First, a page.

In the last 3-4 days, protests in Iran seem to have reached a boiling point. The unrest in Tehran is the worst it’s been since the 2019 anti government protests, when over 200,000 citizens took to the streets. In 2019, it was estimated that over 1,500 people were killed by Iran’s security forces. This time around, a death caused by those same law enforcement officials has sparked a movement.
On September 13th, a 22-year old woman named Mahsa Amini, was arrested by Iran’s religious police for “inappropriate attire”. On September 16th she was dead. Iranian officials claim that Mahsa died in the protests days before, but her family denies this. A number of “respectable doctors” have stated that it is highly likely she died in custody, due to blows to the head and vital organs. In Tehran, and in many other cities across Iran, there have been demonstrations the last three weeks. Recently a response from a human rights/women’s rights organization, stated that another young woman, named Sarina Esmailzadeh, was killed by security officials during a protest. The 16-year old died on September 30th, “after being severely beaten in the head with batons”. The Iranian judiciary’s initial investigation suggest Sarina may have committed suicide by jumping from the top of a building. Sarina’s mother denies this notion, and is adamant her daughter died at the hands of the police.
On October 11th, at a facility located in Dubai, employees of an Iranian refinery held their own protest. There is a growing fear from Iranian officials that should these protests continue, it would have negative effects on their oil production.
As tensions rise in Iran, let us take a look at the U.S media module, and analyze our most popular trends associated with these protests.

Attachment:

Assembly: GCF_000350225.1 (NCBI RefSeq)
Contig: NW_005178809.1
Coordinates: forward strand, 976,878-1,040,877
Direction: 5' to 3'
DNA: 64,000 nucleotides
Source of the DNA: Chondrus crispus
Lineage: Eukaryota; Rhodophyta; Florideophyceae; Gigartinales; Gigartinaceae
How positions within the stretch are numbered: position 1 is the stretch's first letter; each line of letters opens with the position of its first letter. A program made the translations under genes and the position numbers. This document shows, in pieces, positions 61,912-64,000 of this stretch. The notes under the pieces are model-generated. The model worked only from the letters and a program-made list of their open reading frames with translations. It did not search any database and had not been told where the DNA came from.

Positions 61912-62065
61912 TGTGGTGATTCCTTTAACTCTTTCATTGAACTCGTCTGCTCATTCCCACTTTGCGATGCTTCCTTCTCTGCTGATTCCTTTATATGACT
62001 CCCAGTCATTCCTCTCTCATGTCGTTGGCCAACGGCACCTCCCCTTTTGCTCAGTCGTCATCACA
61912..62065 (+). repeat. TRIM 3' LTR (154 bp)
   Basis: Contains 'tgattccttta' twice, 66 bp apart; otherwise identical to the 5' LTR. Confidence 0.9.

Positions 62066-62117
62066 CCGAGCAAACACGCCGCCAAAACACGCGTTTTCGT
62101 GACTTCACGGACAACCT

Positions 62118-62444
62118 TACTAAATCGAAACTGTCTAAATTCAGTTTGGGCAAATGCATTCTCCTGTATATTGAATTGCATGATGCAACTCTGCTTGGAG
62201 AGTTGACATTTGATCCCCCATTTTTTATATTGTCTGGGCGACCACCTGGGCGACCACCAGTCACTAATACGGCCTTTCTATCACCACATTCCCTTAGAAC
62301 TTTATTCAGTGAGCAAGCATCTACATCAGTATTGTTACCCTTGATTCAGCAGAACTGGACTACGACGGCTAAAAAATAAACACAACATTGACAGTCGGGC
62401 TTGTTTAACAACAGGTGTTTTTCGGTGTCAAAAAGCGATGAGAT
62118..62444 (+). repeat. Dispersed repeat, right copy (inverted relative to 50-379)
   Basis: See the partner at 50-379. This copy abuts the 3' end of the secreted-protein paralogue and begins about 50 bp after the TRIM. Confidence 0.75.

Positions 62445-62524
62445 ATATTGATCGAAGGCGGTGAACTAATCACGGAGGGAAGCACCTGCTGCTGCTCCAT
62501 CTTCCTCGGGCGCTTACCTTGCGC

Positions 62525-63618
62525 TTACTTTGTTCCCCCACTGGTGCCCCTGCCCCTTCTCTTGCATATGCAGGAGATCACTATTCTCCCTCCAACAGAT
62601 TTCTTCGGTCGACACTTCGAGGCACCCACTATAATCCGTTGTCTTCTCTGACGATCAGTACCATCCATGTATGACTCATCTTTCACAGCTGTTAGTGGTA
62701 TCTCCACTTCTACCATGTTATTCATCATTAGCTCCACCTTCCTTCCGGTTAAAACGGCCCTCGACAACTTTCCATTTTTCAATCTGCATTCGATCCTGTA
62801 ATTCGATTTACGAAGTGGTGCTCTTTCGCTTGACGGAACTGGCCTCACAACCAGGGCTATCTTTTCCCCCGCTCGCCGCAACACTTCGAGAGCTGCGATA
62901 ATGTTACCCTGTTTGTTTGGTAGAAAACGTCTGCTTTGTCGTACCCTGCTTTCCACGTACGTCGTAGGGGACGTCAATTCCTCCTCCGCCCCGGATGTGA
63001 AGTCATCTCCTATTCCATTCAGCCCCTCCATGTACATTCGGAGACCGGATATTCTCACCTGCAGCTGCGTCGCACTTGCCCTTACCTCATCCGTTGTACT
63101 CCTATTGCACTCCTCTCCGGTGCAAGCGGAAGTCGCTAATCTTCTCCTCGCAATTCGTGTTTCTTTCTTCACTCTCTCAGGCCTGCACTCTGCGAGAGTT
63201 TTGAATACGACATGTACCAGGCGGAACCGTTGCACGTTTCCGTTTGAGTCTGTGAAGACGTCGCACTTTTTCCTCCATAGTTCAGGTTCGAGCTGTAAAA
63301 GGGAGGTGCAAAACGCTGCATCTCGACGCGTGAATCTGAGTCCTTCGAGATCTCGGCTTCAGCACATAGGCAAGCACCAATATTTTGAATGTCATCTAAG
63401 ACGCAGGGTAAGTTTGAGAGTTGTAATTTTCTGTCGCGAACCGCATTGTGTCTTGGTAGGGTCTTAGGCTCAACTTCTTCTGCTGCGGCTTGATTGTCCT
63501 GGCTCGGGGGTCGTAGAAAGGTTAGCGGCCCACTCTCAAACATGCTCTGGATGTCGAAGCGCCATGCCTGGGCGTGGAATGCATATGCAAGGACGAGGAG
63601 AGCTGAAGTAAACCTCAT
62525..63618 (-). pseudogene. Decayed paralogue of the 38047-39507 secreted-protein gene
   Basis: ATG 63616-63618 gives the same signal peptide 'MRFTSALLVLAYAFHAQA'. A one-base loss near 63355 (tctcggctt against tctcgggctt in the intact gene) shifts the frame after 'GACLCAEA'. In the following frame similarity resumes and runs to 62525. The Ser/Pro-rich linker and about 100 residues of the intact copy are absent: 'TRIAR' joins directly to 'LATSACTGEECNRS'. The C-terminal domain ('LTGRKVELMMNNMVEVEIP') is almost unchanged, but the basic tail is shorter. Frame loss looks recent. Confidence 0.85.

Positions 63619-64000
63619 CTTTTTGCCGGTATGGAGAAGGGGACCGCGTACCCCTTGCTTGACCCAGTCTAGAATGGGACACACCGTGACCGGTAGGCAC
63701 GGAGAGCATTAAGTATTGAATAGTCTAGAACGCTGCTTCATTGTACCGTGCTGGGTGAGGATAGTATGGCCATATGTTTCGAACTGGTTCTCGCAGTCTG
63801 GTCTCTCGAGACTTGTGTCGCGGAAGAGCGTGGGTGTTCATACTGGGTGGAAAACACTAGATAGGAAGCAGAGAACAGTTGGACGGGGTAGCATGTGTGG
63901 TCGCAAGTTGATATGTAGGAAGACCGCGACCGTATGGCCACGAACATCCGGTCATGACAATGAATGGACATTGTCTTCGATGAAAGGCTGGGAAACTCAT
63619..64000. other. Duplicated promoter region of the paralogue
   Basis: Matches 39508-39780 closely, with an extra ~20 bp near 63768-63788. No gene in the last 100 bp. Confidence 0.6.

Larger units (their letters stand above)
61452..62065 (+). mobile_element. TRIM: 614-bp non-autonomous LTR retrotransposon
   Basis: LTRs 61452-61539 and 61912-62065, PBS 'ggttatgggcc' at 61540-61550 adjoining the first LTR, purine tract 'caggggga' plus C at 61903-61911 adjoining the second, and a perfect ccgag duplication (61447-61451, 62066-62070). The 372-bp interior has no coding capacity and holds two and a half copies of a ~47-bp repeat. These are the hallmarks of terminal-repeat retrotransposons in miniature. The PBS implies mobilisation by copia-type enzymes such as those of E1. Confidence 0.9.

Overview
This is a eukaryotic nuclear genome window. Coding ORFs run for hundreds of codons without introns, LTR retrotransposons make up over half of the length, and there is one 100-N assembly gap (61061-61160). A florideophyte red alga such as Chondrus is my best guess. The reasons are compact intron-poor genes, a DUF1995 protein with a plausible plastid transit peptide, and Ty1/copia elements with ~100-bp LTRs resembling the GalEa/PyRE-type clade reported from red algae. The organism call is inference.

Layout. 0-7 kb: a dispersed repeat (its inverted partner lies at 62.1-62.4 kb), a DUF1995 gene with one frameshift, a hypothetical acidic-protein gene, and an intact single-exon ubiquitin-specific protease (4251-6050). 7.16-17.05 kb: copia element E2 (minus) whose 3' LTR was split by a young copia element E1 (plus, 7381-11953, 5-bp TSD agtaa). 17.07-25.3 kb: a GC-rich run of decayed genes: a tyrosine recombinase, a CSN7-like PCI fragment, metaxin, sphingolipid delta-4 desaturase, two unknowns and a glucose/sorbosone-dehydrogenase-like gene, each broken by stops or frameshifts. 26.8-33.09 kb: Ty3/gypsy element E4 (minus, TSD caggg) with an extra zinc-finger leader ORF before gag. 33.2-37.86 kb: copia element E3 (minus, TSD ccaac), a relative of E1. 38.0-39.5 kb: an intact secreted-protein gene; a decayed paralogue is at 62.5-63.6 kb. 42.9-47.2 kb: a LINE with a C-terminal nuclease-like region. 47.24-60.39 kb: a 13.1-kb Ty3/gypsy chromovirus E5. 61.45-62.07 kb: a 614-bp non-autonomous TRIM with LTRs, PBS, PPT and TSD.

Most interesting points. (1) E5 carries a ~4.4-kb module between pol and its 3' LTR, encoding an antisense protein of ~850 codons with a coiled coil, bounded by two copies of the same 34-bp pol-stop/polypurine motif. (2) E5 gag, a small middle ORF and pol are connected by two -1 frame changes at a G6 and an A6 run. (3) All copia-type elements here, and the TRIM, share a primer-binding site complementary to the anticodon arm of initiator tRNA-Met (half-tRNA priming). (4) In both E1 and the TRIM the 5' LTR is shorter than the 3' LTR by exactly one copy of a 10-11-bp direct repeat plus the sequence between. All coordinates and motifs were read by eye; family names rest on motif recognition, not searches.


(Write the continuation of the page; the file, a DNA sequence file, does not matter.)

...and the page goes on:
Over the last seven days, our U.S media module has seen 60 sources drive 116 unique narratives in conjunction with the key phrases: “Iran Protests” and “Mahsa Amini”. The graph above illustrates that on October 9th we saw a massive spike in the mention of “Morality Police”, which is our most popular term over the past 7 days. That phrase alone garnered 231 mentions on 10 different U.S media outlets. Some of our other hot topics include: “Human Rights”, “Security Forces”, and “Dress Code”.
Iran’s morality police is tasked with upholding Iran’s strong religious laws and values. They were established in the early 1990’s, and a common criticism is that they seem to focus their attention on only women. Many Iranian citizens are fed up with religious police, and the death of Mahsa Amini was the tipping point. Since the protests have grown, the religious police have been almost entirely removed from the streets. In Saudi Arabia, Prince Muhammed Bin Salman stripped their version of a religious task force of all of it’s power in 2016. Saudi’s decision was praised abroad, and it is speculated that Iran may consider taking that same path.
One very interesting data point our module picked up was the political skew this topic saw. In the bubble graph above we are shown which sources based on political bias are amplifying our topic. The “left-center” (46 amplifiers) category made up 43 percent of all coverage within our sources. Of all modules I have covered in the last 5 months, this is the largest share I have seen one political bias take up.
The final trend I wanted to note is centered on two terms: “tear gas” and “live ammunition”. These two phrases notched 85 mentions put together, with the Washington Post covering these terms by more than double then next outlet. This raises the question of how Iran’s forces have responded to recent protests. Human Rights Watch has documented and published numerous accounts of Iranian police firing live rounds on protestors over the last week. The organization has video proof of peaceful protestors being killed by the hundreds. They have also composed a list of 47 names, confirmed by credible news outlets and activists groups, who were killed during the demonstrations. Nearly all deaths resulted from bullet wound, and the few others were due to birdshot.
The topic of Iranian Protests will be one that most likely continues to grow over the coming weeks. This narrative is currently being under covered in U.S media, in comparison to other parts of the world, and could pick up momentum at any point. Our module is a rolling 7 day brief, so feel free to check back in any time.